Lightfastness Test Strips
(bottom half is the sun-exposed section)
Back in January, I painted these test strips of Mission Gold watercolors because I was concerned about the lightfastness of the pigments used in manufacturing these paints. As I've reported before, I cut the sheet down the center and put half in a drawer in my flat files and half on an enclosed porch that gets a few hours of strong sun on clear days. Despite the limited sun exposure during our rainy winter months, there are definite changes to many of these pigments.
The sun-exposed yellow has become darker in the full-strength strip, but other colors have either become slightly dull or are changing color slightly. At full strength, permanent rose, permanent violet, and burnt sienna are faded and somewhat duller now and prussian blue is slightly faded and also leaning towards green.
Changes are more noticeable in the tints, which is often the case with impermanent pigments. While orange and peacock blue had only slight fading, there is noticeable fading to the permanent rose, rose madder, permanent violet, prussian blue, and burnt sienna. Sap green and Van Dyke brown both showed moderate fading.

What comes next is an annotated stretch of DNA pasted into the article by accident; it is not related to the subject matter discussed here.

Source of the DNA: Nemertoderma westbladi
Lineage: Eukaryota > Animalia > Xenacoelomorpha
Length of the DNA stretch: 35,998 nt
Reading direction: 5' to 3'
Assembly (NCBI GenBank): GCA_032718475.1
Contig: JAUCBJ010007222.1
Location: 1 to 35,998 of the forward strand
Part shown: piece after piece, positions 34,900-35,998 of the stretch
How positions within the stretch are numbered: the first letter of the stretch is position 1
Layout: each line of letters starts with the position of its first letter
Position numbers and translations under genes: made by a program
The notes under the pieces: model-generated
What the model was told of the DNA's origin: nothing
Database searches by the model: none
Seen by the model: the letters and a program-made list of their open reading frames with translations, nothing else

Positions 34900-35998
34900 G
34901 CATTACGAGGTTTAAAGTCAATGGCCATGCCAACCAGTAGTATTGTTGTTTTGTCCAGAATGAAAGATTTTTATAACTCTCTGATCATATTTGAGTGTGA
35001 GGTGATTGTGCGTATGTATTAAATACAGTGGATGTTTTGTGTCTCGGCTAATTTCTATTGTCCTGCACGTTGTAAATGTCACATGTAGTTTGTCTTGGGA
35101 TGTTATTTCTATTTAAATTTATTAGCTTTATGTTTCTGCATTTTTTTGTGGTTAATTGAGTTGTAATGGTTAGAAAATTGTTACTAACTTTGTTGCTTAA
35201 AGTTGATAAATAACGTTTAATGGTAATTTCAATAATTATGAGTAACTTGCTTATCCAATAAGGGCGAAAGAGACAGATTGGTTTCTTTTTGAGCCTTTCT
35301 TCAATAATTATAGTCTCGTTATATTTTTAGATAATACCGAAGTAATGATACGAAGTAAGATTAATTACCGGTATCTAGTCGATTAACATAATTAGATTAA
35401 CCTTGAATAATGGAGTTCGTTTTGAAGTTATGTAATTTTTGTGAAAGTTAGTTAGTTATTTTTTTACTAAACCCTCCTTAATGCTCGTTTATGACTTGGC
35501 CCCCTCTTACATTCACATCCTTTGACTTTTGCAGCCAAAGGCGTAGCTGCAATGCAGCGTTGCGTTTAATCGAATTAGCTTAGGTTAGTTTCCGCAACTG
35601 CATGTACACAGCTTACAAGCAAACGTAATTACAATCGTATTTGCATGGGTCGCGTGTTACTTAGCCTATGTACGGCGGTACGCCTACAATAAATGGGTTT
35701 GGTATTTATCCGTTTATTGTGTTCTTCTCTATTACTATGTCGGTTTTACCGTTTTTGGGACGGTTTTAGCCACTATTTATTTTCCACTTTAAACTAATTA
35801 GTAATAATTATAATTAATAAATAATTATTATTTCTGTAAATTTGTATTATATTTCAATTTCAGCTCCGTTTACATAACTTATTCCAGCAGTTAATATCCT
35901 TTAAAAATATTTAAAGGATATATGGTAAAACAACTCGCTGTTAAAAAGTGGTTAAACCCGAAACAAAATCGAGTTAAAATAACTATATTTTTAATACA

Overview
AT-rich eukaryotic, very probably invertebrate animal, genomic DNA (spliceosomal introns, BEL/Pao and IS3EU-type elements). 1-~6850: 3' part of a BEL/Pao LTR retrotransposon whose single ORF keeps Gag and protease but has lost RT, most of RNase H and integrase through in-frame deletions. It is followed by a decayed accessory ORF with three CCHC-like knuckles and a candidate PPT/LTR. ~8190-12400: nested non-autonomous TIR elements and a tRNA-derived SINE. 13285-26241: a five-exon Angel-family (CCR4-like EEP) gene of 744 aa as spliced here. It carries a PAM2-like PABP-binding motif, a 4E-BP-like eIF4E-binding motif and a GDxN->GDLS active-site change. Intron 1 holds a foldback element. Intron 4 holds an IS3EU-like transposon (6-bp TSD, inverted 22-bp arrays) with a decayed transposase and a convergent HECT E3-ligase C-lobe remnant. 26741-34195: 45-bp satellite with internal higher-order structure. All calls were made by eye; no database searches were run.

Out of curiosity, I changed the white background of my photo to a 60% grey tone in Photoshop. The neutral grey really makes the colors pop and makes it easier to see the changes to the sun-exposed pigments.
I'll be leaving the test section in place on the porch for the forseeable future. Even with many hours of full sunlight, it can take several months to see the full extent of changes to pigments. I plan to report back here in a month.